(1) Electronically: Go to the Federal eRulemaking Portal: http://www.regulations.gov. In the Search box, enter FWS–R2–ES–2012–0071, which is the docket number for this rulemaking. You may submit a comment by clicking on “Comment Now!”
(2) By hard copy: Submit by U.S. mail or hand-delivery to: Public Comments Processing, Attn: FWS–R2–ES–2012–0071; Division of Policy and Directives Management; U.S. Fish and Wildlife Service; 4401 N. Fairfax Drive, MS 2042–PDM; Arlington, VA 22203.
Public Hearings Being Held on the Listing Proposal for the Lesser Prairie-Chicken
The U.S. Fish and Wildlife Service (Service) will conduct four public hearings to obtain comments on the Service’s proposal to list the lesser prairie-chicken as a threatened species under the Endangered Species Act (Act). Public hearings will be held in Woodward, Oklahoma; Garden City, Kansas; Lubbock, Texas; and Roswell, New Mexico.
U.S. Fish and Wildlife Service Initiates Process to Consider Lesser Prairie-Chicken
As "Threatened" Species Under the Endangered Species Act
November 2012 Agency seeks information from public, scientific community to inform final decision; continues work with states on voluntary conservation agreements
Based on scientific evidence that the lesser prairie-chicken and its habitat are in decline, the U.S. Fish and Wildlife Service announced today that it is initiating a process to consider whether the species should be recognized as a threatened species under the Endangered Species Act.
The Service will make a final determination on whether to add the lesser prairie-chicken to the Federal List of Endangered and Threatened Wildlife based on the best available science. Members of the public and scientific community are encouraged to review and comment on the proposal during the 90-day public comment period.
State conservation agencies, in partnership with federal agencies, including the U.S. Department of Agriculture, the Bureau of Land Management and partners such as the Sutton Center, are working on a range-wide, voluntary conservation planning effort that will play a significant role in conserving lesser-prairie chicken habitat.
Service Announces a Draft Environmental Assessment on an Application for an Enhancement of Survival Permit for the Lesser Prairie-Chicken
The U.S. Fish and Wildlife Service (Service) will announce on Monday, June 25, 2012, a Notice of Availability (NOA) of a draft Environmental Assessment (dEA) on an application for an enhancement of survival permit under Section 10(a)(1)(A) of the Endangered Species Act (Act) of 1973, as amended for the lesser prairie-chicken (Tympanuchus pallidicinctus). The application was submitted by the Oklahoma Department of Wildlife Conservation (ODWC). A 60-day public comment period will begin upon publication of the NOA in the Federal Register.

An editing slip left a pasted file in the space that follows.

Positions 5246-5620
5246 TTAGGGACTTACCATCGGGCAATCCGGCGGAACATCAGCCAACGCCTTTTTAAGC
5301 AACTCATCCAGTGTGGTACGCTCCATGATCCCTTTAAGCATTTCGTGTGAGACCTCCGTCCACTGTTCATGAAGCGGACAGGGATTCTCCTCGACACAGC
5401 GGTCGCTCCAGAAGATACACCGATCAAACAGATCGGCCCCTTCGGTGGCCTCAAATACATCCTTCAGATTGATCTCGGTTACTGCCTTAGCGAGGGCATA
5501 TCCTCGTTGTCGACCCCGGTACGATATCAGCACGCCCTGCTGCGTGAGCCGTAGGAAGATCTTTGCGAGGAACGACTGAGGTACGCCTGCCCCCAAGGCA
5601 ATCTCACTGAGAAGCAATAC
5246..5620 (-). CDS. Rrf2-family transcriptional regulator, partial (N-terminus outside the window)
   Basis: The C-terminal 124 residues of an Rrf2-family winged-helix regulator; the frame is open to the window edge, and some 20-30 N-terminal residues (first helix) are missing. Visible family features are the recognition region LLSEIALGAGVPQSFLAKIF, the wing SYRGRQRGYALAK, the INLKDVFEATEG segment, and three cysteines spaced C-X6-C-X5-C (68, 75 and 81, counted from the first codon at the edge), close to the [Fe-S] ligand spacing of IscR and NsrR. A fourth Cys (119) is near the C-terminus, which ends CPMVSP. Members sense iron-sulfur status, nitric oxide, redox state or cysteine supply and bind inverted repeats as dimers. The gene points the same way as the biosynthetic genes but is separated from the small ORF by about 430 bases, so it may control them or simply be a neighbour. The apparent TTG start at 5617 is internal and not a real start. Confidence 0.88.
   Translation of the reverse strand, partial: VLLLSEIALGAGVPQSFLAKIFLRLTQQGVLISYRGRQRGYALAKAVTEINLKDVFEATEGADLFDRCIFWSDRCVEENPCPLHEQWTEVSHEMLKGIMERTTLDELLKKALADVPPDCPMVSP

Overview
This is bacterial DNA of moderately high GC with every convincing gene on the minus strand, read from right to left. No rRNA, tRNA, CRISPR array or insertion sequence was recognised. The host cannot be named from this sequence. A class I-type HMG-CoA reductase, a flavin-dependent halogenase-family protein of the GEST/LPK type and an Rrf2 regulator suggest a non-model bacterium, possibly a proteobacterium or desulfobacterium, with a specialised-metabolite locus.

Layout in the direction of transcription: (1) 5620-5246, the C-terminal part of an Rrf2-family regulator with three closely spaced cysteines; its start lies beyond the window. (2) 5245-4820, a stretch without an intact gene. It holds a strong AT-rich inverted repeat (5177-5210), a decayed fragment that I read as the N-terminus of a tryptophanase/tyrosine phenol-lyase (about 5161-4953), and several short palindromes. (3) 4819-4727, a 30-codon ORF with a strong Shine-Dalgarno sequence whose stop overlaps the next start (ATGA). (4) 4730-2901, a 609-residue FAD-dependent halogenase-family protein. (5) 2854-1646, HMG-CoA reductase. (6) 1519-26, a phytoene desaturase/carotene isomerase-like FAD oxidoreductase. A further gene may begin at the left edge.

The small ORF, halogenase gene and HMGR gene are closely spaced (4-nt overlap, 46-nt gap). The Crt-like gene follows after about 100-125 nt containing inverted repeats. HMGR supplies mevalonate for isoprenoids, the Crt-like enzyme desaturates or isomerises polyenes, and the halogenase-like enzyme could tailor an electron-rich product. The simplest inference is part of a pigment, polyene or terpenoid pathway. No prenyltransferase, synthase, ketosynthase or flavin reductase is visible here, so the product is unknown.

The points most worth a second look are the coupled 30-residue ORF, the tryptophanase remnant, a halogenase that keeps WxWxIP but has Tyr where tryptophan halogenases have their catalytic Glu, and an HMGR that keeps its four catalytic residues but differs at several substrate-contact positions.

The permit application includes a draft Candidate Conservation Agreement with Assurances (CCAA) between ODWC and the Service for the lesser prairie-chicken in Oklahoma. The draft CCAA would be in effect for 25 years in Alfalfa, Beaver, Beckham, Cimarron, Custer, Dewey, Ellis, Harper, Major, Roger Mills, Texas, Washita, Woods and Woodward counties, Oklahoma.
Kansas State University Research and Extension Interview Series
K State Research and Extension is doing a series of interviews regarding the lesser prairie-chicken. Michelle Shaughnessy, Region 2, Assistant Regional Director for Ecological Services, was featured on the July 17, 2012 show.
To listen to Michelle's interview and others, click HERE.
Q. What is a lesser prairie-checken and why is U.S. Fish and Wildlife Service interested in the chicken?
A. The lesser prairie-chicken (Tympanuchus pallidicinctus) is a species of prairie grouse that occupies a five-state range including portions of Texas, New Mexico, Oklahoma, Kansas and Colorado. The species is state listed as threatened in Colorado, and the U.S. Fish and Wildlife Service (Service) identified the species as a candidate for Federal listing in 1998.
The lesser prairie-chicken is commonly recognized for its feathered feet and stout build. Plumage of the lesser prairie-chicken is characterized by a cryptic pattern of alternating brown and buff-colored barring. Males display brilliant yellow-orange eyecombs and reddish-purple air sacs during courtship displays.
Lesser prairie-chicken populations need large tracts of relatively intact native grasslands and prairies to thrive. Threats to the lesser prairie-chicken include habitat loss, modification, degradation, and fragmentation within its range.
Q. What are the primary threats to the lesser prairie-chicken?
A. The primary threats to the lesser prairie-chicken are habitat loss and fragmentation resulting from conversion of grasslands to agricultural uses; encroachment by invasive woody plants; wind energy development; petroleum production; the ongoing drought in the southern Great Plains; and the presence of roads and manmade vertical structures including towers, utility lines, fences, turbines, wells and buildings. The range of the lesser prairie-chicken has been reduced by an estimated 84 percent. Habitat loss significantly increases the extinction risk for the lesser prairie-chicken because the species requires large parcels of intact native grassland and shrubland, often in excess of 20,000 acres (8,100 ha) to maintain self-sustaining populations.
Q. Where is the lesser prairie-chicken found?
A. The lesser prairie-chicken currently occupies a five-state range that includes portions of Colorado, Kansas, New Mexico, Oklahoma and Texas.